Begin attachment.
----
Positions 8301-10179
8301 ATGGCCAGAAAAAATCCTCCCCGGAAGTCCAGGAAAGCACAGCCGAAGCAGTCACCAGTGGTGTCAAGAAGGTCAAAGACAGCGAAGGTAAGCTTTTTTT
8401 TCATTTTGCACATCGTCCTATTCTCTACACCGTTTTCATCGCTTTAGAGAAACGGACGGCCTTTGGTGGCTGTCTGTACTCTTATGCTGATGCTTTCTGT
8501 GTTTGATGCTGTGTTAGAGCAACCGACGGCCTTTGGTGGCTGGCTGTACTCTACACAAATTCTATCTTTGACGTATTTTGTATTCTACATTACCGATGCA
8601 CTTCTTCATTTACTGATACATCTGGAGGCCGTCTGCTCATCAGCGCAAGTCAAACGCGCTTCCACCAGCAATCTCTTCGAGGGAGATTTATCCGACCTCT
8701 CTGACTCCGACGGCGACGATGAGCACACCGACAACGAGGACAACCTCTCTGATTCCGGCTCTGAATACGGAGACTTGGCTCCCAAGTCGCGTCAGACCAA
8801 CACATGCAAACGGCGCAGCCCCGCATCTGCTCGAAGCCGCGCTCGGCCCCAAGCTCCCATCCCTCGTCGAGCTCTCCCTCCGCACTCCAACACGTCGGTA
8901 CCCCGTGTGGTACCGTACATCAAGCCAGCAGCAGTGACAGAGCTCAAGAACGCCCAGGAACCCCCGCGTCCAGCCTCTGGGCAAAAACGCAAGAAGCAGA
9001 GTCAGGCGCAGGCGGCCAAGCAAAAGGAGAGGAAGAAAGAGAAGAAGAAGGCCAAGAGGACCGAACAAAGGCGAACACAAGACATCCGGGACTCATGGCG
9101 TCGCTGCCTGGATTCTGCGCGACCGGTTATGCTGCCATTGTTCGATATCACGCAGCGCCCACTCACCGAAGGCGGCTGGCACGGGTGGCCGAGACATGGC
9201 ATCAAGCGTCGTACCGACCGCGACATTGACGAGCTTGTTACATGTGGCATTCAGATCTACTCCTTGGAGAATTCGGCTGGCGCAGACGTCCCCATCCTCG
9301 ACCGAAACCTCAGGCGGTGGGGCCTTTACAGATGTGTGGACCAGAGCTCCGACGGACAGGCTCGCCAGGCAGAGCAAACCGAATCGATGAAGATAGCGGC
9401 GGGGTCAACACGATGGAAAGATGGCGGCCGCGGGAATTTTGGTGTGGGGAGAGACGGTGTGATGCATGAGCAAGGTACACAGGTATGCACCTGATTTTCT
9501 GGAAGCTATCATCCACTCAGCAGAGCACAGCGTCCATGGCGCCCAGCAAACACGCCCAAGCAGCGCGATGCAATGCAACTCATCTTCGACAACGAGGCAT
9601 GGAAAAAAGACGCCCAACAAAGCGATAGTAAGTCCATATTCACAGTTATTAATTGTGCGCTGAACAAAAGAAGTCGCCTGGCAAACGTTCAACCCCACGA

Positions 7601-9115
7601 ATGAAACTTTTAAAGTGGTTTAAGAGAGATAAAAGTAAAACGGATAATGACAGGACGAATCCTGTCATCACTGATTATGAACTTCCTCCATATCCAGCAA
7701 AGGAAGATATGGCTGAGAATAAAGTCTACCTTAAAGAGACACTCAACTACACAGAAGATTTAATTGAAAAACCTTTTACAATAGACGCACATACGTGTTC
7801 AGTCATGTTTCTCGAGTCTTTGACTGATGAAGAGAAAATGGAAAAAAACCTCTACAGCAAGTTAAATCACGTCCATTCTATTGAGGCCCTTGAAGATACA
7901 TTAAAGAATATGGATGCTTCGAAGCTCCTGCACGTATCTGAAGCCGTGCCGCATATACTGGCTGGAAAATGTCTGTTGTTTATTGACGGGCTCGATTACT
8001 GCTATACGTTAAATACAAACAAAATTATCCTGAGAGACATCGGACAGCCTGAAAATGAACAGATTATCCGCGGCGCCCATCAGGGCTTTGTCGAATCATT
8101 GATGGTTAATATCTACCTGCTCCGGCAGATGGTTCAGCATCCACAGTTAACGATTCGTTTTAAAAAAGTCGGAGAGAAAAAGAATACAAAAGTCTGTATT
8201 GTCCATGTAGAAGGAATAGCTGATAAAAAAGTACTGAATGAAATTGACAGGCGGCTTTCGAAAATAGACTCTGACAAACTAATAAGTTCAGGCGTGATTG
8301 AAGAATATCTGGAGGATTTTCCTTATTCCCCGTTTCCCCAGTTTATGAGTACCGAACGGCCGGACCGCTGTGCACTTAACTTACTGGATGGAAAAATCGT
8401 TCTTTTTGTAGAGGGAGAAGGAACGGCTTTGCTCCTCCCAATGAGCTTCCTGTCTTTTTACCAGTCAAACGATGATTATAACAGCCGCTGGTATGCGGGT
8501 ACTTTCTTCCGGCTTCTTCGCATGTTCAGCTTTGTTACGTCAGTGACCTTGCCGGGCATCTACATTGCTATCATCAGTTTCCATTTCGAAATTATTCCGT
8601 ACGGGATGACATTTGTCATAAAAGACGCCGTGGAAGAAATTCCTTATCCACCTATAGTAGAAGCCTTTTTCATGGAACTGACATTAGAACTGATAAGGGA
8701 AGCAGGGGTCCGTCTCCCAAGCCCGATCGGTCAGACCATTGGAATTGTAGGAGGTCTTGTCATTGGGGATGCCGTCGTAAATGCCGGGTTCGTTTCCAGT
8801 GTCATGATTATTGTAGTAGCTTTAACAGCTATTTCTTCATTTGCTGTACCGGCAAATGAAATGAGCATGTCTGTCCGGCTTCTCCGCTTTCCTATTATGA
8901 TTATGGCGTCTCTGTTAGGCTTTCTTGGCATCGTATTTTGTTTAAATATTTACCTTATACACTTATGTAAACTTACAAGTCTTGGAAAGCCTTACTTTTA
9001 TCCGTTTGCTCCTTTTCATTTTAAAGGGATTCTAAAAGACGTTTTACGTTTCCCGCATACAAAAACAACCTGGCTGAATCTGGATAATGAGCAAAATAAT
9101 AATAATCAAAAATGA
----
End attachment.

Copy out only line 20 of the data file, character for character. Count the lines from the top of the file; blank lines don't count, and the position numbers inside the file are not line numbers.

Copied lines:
7901 TTAAAGAATATGGATGCTTCGAAGCTCCTGCACGTATCTGAAGCCGTGCCGCATATACTGGCTGGAAAATGTCTGTTGTTTATTGACGGGCTCGATTACT